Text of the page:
According to the FDA, Dole Fresh Vegetables is voluntarily recalling 2,598 cases of bagged salad. The product being recalled is Dole Hearts of Romaine coded 0540N165112A or B, with Use-by date of June 26 and UPC 7143000956 due to a possible health risk from Listeria monocytogenes.
The FDA claims the recall is being issued due to an isolated instance in which a sample of Dole Hearts of Romaine salad yielded a positive result for Listeria monocytogenes in a random sample test.
The product code and Use-by date are in the upper right-hand corner of the package; the UPC code is on the back of the package, below the barcode.
The salads were distributed in nine U.S. states: Alabama, Florida, Georgia, Maryland, North Carolina, Pennsylvania, South Carolina, Tennessee and Virginia.
No other salads are included in the recall. Only the specific Product Codes, UPC codes and June 26, 2012 Use-by date identified above are included in the recall.
Consumers who have any remaining product with these Product Codes should not consume it, but rather discard it. Retailers and consumers with questions may call the Dole Food Company Consumer Response Center at (800) 356-3111, which is open 8:00 am to 3:00 pm (PT) Monday – Friday.
The FDA advises retailers to check their inventories and store shelves to confirm that none of the product is mistakenly present or available for purchase by consumers or in warehouse inventories.
Dole Fresh Vegetables customer service representatives are already contacting retailers and are in the process of confirming that the recalled product is not in the stream of commerce.
The FDA reminds readers that Listeria monocytogenes is an organism that can cause foodborne illness in a person who eats a food item contaminated with it. Symptoms of infection may include fever, muscle aches, gastrointestinal symptoms such as nausea or diarrhea.
The illness primarily impacts pregnant women and adults with weakened immune systems. Most healthy adults and children rarely become seriously ill.
MSNBC points out that this is the third time in three months that Dole has recalled bagged salad because of contamination concerns.
“On April 14, the company recalled 756 cases of Seven Lettuces Salad because of potential salmonella contamination. On June 26, Dole recalled 1,000 cases of Kroger Fresh Selections Greener Supreme, Kroger Fresh Selections Leafy Romaine and Wal-Mart Marketside Leafy Romaine salads.”
Prepackaged Lettuce Has History of Contamination
Don’t buy any lettuce or salad that’s prepackaged. In 2010, Consumer Reports warned that tests conducted on “bagged salad” revealed elevated levels of bacteria that are common indicators of poor sanitation and fecal contamination.
Results varied among samples, even within the same brand. But packages with higher bacteria levels had similarities. Many contained spinach and were one to five days from their use-by date. Whether the greens came in a clamshell or bag, included “baby” greens, or were organic made no difference.
Also in 2010, Freshway Foods recalled lettuce mixes. Freshway Foods then advised consumers not to consume “grab and go” salads sold in store salad bars and delis at Kroger, Giant Eagle, Ingles Markets, and Marsh storesd. Freshway didn’t explain how “grab and go” lettuce differs from pre-packaged lettuce.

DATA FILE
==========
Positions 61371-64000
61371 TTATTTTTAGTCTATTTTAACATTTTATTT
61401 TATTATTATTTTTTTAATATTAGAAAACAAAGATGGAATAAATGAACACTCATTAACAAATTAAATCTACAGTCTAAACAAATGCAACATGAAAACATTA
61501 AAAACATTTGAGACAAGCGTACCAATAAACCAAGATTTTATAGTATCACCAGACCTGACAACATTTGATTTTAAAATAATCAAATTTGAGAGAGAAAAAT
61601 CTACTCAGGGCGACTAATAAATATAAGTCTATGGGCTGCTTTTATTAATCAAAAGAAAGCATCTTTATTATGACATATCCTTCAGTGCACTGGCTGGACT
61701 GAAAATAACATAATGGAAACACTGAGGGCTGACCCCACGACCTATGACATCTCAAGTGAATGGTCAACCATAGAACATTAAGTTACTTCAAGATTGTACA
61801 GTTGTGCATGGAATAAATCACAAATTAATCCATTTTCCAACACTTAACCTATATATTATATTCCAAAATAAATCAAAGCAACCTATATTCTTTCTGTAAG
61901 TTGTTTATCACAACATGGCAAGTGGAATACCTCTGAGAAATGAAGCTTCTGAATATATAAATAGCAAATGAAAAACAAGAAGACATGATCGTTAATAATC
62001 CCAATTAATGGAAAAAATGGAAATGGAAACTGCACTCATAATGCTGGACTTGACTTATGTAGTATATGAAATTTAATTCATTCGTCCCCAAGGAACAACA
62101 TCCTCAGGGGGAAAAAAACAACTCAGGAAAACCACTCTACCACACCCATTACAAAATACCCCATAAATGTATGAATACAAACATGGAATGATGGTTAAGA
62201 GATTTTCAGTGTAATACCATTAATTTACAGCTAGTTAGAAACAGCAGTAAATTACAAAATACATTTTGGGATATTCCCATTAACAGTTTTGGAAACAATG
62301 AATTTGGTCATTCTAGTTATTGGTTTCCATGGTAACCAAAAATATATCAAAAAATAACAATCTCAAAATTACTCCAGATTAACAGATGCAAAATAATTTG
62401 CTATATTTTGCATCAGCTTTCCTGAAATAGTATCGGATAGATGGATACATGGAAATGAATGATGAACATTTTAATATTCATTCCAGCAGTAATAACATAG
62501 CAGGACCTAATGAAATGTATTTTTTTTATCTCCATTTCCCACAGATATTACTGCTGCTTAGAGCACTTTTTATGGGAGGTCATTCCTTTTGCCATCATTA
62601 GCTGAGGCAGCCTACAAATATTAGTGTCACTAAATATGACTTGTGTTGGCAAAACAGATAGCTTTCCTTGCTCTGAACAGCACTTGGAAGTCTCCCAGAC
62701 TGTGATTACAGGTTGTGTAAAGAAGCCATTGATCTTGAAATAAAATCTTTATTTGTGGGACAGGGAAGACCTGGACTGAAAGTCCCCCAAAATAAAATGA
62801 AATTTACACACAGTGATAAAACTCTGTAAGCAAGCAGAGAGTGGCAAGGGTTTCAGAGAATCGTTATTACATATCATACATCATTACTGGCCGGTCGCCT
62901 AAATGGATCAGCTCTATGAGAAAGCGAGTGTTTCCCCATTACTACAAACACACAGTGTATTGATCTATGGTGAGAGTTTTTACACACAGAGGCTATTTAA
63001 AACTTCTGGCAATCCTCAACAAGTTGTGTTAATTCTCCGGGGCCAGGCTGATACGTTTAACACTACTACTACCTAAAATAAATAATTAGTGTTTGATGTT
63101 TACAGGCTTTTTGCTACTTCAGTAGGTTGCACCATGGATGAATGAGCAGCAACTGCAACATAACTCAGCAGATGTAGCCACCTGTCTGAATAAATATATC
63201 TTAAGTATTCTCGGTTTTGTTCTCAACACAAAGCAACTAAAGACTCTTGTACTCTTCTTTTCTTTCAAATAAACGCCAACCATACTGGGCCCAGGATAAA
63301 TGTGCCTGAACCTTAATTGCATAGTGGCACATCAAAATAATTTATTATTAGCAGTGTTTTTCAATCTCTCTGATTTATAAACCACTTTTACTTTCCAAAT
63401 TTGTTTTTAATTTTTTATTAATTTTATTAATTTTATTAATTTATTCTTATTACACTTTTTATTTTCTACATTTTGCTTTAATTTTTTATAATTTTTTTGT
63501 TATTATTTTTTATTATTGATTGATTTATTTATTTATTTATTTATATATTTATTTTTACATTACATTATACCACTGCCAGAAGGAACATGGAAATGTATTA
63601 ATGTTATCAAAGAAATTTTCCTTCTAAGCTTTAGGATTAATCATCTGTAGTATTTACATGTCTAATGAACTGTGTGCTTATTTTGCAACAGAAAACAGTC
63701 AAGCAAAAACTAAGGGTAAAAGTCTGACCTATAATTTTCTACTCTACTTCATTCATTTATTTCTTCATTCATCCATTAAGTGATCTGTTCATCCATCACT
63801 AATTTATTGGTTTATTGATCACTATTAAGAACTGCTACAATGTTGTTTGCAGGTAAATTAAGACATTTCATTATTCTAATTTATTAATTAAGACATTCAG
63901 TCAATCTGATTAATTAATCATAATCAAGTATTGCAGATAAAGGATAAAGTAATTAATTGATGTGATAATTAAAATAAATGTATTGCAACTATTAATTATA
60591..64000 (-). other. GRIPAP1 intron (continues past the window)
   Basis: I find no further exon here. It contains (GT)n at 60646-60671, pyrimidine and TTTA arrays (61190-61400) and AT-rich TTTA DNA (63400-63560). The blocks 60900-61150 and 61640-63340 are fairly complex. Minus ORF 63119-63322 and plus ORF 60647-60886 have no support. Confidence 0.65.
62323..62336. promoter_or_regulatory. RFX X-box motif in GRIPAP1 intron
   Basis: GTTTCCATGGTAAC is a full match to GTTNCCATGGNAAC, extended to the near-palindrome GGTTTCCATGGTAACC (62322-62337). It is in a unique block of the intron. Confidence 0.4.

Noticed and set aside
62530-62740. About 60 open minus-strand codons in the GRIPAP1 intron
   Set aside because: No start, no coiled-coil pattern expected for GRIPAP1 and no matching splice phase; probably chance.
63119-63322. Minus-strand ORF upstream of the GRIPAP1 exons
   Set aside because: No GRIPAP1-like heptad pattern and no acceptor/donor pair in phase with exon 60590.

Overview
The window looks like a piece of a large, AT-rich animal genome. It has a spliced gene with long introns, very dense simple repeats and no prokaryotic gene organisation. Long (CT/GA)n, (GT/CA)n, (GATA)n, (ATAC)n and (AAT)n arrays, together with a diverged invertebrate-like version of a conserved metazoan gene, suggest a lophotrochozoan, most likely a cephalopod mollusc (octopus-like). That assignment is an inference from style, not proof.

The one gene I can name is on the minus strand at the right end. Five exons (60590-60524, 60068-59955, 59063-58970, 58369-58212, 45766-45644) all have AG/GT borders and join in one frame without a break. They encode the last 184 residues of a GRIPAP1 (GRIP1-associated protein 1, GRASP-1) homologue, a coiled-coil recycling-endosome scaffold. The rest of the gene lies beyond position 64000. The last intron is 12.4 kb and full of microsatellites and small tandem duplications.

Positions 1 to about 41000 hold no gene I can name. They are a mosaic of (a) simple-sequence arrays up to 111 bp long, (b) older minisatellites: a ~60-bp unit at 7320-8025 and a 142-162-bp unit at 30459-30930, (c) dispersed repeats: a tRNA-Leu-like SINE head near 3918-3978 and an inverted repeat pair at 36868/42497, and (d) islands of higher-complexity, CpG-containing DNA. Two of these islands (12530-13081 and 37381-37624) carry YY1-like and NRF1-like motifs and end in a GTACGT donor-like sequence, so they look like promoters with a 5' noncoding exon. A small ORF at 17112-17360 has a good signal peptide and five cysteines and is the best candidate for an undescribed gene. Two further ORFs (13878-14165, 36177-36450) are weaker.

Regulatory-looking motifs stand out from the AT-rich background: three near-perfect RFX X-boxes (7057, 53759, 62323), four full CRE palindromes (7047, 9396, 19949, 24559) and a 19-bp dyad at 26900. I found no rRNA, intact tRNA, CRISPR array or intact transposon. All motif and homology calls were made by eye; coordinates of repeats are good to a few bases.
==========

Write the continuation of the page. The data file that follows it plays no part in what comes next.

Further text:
The Freshway recall also involved romaine lettuce sold in 23 states and the District of Columbia that was suspected of being contaminated with E. coli O145 bacteria — 19 cases of E. coli O145 illness were reported in Michigan, Ohio, and New York. Twelve people were hospitalized, including three with life-threatening hemolytic uremic syndrome (HUS) caused by the bacterium.
History of Outbreaks Involving “Bagged” Leafy Greens: (Source)
November-December 2006 – Shredded lettuce contaminated with E. coli that was served at Taco John’s and Taco Bell restaurants sickened hundreds in the Midwest and East
September 2006 – E. coli-contaminated prewashed, bagged baby spinach sickened 205 across the nation and left five people dead
June 2005 – E. coli-contaminated Dole prepackaged lettuce sickened thirty in three states
September 2005 – Romaine lettuce contaminated with E. coli O157:H7 left 32 people ill with E. coli infections in Minnesota, Wisconsin, and Oregon
April 2004 – Spinach contaminated with E. coli O157:H7 sickened 16 people in California
October 2003 – E. coli-contaminated pre-washed spinach left thirteen residents of a California retirement facility ill with E. coli infection; two died
September 2003 – Bagged, pre-washed lettuce contaminated with E. coli sickened nearly forty patrons of a California restaurant chain
October 2003-May 2004 – Mixed greens containing E. coli-contaminated lettuce resulted in 57 reported illnesses in California
July-August 2002 – E. coli-contaminated Romaine lettuce sold in Washington state and Idaho left 29 people ill with E. coli infection
October 2003-May 2004 – Mixed greens containing E. coli-contaminated lettuce caused an outbreak that resulted in 57 reported E. coli cases in California
February.-March 1999 – E. coli-contaminated iceberg lettuce caused 72 reported E. coli illnesses in Nebraska
May 1998 – E. coli O157:H7-contaminated salad sickened two in California
May-June 1996 – Lettuce (mesclun; red leaf) contaminated with E. coli O157:H7 caused 61 reported cases in Connecticut, Illinois, and New York
July 1995 – Mixed lettuce contaminated with E. coli O157:H7 led to seventy reported cases in Montana
September 1995 – E. coli-contaminated Romaine lettuce sickened twenty people in Idaho
September 1995 – E. coli-contaminated iceberg lettuce led to an e. coli outbreak with thirty reported cases in Maine
October 1995 – Iceberg was believed to be the source of an E. coli O157:H7 outbreak among 11 people in Ohio Illinois, and New York.
August 1993 – An E. coli O157:H7 outbreak was linked to a salad bar, with 53 reported cases in Washington State.